Inside the East German Doping Machine
by Steven Ungerleider/ St. Martin's Press, $23.95
It is astonishing that the most horrific chapter in sports history has remained a minor story, mere fodder for jokes about brawny female swimmers with unnaturally deep voices. The pages of this slender volume are stained with the tears of women struggling to understand why they—once East Germany's healthiest, most athletic girls—became guinea pigs for a three-decade-long sports-science experiment that left them with cancer, damaged livers and deformed children.
Ungerleider, a psychologist from Eugene, Ore., is not a polished writer, nor will his book sell like a collection of Yogi's witticisms. Yet Faust's Gold is an important addition to the growing body of literature on sports doping. It documents drug use that stretches from the Third Reich (which fed anabolic steroids to its soldiers to build their stamina) to Mark McGwire (who might want to thank East German scientists for pioneering the athletic use of androstenedione). Ungerleider retraces the detective work done by two of the few heroes in the saga, West German-born biology professor Werner Franke and his wife, Brigitte Berendonk, a former discus thrower who was herself a victim of the GDR's sports system. The couple unearthed meticulously kept doping records and pressed for the prosecution of doctors, coaches and government officials, which eventually took place in the same Berlin courtroom in which some Nazi war-crimes trials had been held.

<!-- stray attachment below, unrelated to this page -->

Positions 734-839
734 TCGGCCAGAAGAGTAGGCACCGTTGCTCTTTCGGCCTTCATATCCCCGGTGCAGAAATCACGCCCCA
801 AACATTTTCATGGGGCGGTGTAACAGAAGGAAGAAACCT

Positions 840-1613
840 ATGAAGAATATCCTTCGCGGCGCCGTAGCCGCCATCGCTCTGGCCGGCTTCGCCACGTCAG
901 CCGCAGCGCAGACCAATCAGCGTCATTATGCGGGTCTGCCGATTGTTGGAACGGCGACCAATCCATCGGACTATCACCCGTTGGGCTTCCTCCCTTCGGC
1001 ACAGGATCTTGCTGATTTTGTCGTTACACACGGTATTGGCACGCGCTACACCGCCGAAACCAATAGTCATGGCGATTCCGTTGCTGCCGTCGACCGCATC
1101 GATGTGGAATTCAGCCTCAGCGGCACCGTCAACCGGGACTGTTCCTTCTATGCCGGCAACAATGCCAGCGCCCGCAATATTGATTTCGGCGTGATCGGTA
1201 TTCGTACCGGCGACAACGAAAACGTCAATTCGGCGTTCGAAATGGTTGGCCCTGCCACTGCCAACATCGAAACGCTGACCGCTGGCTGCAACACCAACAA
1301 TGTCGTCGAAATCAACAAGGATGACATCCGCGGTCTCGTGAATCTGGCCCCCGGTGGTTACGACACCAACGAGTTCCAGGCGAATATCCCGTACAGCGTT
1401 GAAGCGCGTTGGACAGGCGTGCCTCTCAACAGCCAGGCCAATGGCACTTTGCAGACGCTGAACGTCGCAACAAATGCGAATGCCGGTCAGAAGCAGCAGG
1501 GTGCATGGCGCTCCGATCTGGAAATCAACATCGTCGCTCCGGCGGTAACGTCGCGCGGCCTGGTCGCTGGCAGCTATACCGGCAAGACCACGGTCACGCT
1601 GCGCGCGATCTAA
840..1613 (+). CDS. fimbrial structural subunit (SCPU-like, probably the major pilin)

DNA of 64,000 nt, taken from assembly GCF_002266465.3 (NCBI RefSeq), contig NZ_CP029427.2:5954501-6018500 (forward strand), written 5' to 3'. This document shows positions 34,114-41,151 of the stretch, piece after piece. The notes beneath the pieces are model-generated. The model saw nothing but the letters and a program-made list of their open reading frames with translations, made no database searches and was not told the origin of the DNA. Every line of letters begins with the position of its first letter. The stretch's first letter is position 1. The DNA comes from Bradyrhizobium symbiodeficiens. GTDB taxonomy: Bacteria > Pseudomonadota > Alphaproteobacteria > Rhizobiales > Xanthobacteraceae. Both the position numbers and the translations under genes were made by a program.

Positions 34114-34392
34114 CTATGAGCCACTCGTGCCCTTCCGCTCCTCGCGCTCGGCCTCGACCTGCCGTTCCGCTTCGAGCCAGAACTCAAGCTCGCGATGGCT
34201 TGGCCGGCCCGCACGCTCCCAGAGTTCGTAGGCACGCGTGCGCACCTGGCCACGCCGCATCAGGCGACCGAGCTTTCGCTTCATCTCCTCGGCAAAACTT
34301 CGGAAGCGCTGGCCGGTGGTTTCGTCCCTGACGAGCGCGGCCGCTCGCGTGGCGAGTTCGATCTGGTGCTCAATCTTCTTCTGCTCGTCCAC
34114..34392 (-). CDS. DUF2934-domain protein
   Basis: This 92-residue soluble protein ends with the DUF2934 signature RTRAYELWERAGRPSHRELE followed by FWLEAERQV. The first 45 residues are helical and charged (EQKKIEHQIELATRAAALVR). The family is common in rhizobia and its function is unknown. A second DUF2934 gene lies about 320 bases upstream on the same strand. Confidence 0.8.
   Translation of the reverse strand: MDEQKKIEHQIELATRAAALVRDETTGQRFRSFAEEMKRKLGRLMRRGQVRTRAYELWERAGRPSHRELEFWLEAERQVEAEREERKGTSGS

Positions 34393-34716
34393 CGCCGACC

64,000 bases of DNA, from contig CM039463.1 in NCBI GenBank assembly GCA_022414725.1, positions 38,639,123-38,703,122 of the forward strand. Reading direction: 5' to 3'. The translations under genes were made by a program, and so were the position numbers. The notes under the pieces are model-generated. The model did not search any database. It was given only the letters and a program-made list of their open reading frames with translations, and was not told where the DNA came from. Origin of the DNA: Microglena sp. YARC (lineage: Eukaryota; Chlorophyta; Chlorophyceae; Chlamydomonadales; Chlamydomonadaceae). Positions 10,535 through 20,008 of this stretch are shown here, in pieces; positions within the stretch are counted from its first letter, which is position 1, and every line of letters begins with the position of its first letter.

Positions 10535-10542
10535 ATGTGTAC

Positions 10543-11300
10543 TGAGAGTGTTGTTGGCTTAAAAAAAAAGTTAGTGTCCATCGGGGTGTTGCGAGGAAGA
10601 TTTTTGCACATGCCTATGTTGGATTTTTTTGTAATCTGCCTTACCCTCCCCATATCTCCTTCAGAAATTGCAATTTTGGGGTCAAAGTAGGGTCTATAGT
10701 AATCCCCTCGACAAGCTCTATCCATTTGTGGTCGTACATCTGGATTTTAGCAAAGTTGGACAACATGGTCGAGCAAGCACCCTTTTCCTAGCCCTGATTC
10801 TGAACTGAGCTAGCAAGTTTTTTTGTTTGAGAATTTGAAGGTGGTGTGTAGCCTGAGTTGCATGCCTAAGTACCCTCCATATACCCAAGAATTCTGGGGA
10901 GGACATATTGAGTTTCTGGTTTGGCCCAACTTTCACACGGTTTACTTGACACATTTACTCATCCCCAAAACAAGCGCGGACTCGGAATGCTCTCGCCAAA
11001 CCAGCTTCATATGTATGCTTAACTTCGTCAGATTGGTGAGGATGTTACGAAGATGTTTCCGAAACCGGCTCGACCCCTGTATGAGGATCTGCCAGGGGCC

The images in Faust's Gold are haunting: teenage girls transmogrifying into hirsute, sex-crazed Amazons because of the little blue "vitamin" pills their trainers gave them; steroid-boosted male athletes growing breasts and watching their testes shrink; and Manfred Ewald, the bureaucrat who oversaw the doping program, proudly accepting a medal from International Olympic Committee president Juan Antonio Samaranch in 1985 for upholding "the perfect ideal of sport and humanity." Justice is never done. At the Berlin doping trials, held from 1998 to 2000, victims vent their anger and describe the steroid-induced medical problems they have suffered, but Ewald and his underlings—most of them claiming they'd just been following orders—get off with small fines and suspended sentences. A reunited Germany is reluctant to pick at old wounds and acknowledge the truth: that the GDR's rise as an Olympic power was a fraud and a tragedy.